Book Review: Little Fires Everywhere

Little Fires Everywhere by Celeste Ng

Dates Read: 12/04/2021-19/04/2021

My Rating: 4 of 5 stars

I didn’t know anything about this book before starting to read it – I’m vaguely aware that there’s either a TV or film adaptation, I’ve certainly not watched that and hadn’t read any reviews as I don’t tend to do that in advance of picking up a book, simply because I prefer to form my own opinion without influence from elsewhere.

Interestingly, having finished this yesterday, today I’ve read a few reviews and it’s clearly a Marmite book. People seem to love it or to hate it. I’m in the former rather than the latter camp. I realised as I started reading that the majority of my choices so far in 2021 have been set in the UK or, if not physically in the UK, very much under British influence, even if across different ages, so it felt good to be transported somewhere else. I don’t really understand these manufactured US neighbourhoods. I guess they must be a little like Milton Keynes but the majority of my life has been spent in the suburbs of pretty big, northern-ish cities, which, as everyone here will know, are a higgledy piggledy sprawl, evolved over many centuries and so the orderly neatness of Shaker Heights feels very alien to me.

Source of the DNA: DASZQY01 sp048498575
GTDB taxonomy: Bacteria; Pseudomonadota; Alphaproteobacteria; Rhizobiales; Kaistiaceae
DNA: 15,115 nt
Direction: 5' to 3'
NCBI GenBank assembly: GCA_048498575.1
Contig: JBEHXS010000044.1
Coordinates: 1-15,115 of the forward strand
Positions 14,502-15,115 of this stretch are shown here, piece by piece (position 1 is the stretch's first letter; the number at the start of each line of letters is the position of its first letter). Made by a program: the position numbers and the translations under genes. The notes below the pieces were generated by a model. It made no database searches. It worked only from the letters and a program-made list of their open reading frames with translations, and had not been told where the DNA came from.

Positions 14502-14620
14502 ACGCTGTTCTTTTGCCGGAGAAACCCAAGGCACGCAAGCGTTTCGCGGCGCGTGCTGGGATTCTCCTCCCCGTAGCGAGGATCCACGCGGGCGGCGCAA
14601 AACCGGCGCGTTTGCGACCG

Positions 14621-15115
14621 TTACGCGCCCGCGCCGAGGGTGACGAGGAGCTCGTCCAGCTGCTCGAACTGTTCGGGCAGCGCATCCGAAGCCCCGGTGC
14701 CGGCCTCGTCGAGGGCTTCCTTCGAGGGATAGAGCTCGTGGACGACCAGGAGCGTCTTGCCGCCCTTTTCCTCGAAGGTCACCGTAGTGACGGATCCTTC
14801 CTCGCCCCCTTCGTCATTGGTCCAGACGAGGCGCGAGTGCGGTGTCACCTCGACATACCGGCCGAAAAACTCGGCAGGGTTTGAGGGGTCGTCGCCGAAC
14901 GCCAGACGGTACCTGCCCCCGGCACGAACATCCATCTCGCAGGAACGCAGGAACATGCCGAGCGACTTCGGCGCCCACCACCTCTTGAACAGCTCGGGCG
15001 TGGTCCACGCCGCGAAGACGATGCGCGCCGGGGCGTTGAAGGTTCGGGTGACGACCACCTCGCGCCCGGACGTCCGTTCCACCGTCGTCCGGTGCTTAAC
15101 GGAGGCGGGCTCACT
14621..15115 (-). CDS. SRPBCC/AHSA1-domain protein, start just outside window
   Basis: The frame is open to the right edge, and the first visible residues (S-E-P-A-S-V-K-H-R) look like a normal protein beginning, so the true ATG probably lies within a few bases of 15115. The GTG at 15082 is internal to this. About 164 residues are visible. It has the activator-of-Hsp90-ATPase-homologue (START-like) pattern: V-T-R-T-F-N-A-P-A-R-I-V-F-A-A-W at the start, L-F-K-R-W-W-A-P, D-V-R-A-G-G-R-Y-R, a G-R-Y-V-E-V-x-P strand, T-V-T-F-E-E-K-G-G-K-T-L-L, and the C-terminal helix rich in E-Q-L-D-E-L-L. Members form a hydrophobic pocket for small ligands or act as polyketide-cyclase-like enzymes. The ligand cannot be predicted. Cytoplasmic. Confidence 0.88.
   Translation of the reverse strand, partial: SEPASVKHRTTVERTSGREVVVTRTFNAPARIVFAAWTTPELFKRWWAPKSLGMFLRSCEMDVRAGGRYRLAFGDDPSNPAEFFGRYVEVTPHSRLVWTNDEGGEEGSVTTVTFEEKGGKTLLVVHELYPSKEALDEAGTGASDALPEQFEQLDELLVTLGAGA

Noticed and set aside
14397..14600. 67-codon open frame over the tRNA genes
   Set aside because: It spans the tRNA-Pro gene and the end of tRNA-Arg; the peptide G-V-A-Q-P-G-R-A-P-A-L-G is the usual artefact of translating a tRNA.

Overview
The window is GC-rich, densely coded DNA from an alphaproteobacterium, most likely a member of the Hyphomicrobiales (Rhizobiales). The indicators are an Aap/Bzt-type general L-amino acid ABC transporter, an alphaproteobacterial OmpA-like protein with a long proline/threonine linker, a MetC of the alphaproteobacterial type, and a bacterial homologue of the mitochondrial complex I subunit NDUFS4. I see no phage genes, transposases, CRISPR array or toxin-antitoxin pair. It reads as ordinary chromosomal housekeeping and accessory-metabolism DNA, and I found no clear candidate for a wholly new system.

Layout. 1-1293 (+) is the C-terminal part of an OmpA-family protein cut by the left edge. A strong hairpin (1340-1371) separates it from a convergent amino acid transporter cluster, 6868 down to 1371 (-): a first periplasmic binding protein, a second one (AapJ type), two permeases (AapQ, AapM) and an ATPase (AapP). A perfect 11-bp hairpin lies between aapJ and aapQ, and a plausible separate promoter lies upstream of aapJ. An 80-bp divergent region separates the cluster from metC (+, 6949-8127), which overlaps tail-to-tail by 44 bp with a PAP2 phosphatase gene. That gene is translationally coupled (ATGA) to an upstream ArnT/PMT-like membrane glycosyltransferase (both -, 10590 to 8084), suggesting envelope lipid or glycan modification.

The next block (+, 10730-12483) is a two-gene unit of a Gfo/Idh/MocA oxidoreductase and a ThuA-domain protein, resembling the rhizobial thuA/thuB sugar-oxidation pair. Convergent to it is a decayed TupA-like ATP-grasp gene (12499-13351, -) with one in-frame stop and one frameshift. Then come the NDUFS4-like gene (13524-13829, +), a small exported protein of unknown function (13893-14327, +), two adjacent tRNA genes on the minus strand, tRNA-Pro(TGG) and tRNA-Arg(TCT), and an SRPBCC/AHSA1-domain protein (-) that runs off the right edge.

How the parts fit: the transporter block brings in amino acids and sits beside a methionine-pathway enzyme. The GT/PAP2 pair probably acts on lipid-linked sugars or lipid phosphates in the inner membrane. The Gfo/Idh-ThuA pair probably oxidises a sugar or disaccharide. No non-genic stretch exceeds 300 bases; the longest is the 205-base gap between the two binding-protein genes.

The ‘Little Fires’ referred to in the title are metaphorical as well as literal – the central characters all have their own inner embers, threatening to combust or be extinguished as we learn that no one is quite what they seem. The author does a good job of leading us through different emotions as their backstories and motivations are slowly revealed. On me this had the effect of initially dismissing some characters as unlikeable or unsympathetic, but gradually moving to compassion as she reminds us that we’re all just trying to live our lives to the best of our abilities. Sometimes we make bad decisions or do or say the wrong thing, but that doesn’t inherently make us bad, it just makes us human.

So all in all, I enjoyed Little Fires Everywhere. I wouldn’t want to live somewhere like Shaker Heights, but spending a week there has been, for the most part, fun.

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